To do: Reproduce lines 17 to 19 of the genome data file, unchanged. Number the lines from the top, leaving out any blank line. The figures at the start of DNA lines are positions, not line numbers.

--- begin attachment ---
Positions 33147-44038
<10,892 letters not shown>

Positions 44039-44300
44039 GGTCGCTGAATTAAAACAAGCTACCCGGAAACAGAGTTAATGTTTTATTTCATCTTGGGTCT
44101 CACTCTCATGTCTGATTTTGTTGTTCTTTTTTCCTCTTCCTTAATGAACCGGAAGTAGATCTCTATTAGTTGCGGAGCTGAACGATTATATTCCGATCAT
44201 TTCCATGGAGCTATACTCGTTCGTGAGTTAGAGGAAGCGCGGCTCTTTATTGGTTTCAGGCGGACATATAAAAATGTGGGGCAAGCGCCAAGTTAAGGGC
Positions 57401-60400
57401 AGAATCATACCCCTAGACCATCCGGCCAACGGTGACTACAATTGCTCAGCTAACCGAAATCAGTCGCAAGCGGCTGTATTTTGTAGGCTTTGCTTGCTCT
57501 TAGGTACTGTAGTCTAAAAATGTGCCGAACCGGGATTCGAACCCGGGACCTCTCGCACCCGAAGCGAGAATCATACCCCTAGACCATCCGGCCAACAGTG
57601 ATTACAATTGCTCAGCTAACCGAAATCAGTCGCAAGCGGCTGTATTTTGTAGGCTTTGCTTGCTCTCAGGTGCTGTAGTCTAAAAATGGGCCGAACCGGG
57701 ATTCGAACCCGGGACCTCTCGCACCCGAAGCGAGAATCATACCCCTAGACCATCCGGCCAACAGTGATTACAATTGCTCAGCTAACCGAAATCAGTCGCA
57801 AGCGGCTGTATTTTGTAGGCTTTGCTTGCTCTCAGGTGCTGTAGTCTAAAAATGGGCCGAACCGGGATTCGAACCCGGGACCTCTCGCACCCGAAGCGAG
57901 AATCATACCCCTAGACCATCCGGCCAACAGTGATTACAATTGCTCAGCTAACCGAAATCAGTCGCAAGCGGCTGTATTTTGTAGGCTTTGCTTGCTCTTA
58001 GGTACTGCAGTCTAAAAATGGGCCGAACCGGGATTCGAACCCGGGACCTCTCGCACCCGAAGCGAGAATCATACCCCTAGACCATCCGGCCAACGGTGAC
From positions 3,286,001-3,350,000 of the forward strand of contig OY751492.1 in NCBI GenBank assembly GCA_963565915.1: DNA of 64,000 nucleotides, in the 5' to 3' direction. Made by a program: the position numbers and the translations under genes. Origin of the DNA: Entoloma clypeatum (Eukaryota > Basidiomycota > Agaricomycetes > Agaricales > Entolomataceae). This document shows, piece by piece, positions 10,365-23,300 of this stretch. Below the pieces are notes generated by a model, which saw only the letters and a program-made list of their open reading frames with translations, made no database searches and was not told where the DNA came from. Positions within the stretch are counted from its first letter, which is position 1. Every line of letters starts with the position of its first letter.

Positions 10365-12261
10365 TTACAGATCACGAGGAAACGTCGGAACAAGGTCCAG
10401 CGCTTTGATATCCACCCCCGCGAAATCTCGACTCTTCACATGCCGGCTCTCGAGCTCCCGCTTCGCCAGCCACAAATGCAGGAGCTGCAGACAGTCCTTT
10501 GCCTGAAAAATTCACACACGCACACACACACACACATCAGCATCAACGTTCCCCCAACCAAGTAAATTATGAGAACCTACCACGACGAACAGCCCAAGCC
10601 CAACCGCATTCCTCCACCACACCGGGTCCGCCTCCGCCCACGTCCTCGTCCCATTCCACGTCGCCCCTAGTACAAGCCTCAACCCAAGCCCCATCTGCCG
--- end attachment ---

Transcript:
10365 TTACAGATCACGAGGAAACGTCGGAACAAGGTCCAG
10401 CGCTTTGATATCCACCCCCGCGAAATCTCGACTCTTCACATGCCGGCTCTCGAGCTCCCGCTTCGCCAGCCACAAATGCAGGAGCTGCAGACAGTCCTTT
10501 GCCTGAAAAATTCACACACGCACACACACACACACATCAGCATCAACGTTCCCCCAACCAAGTAAATTATGAGAACCTACCACGACGAACAGCCCAAGCC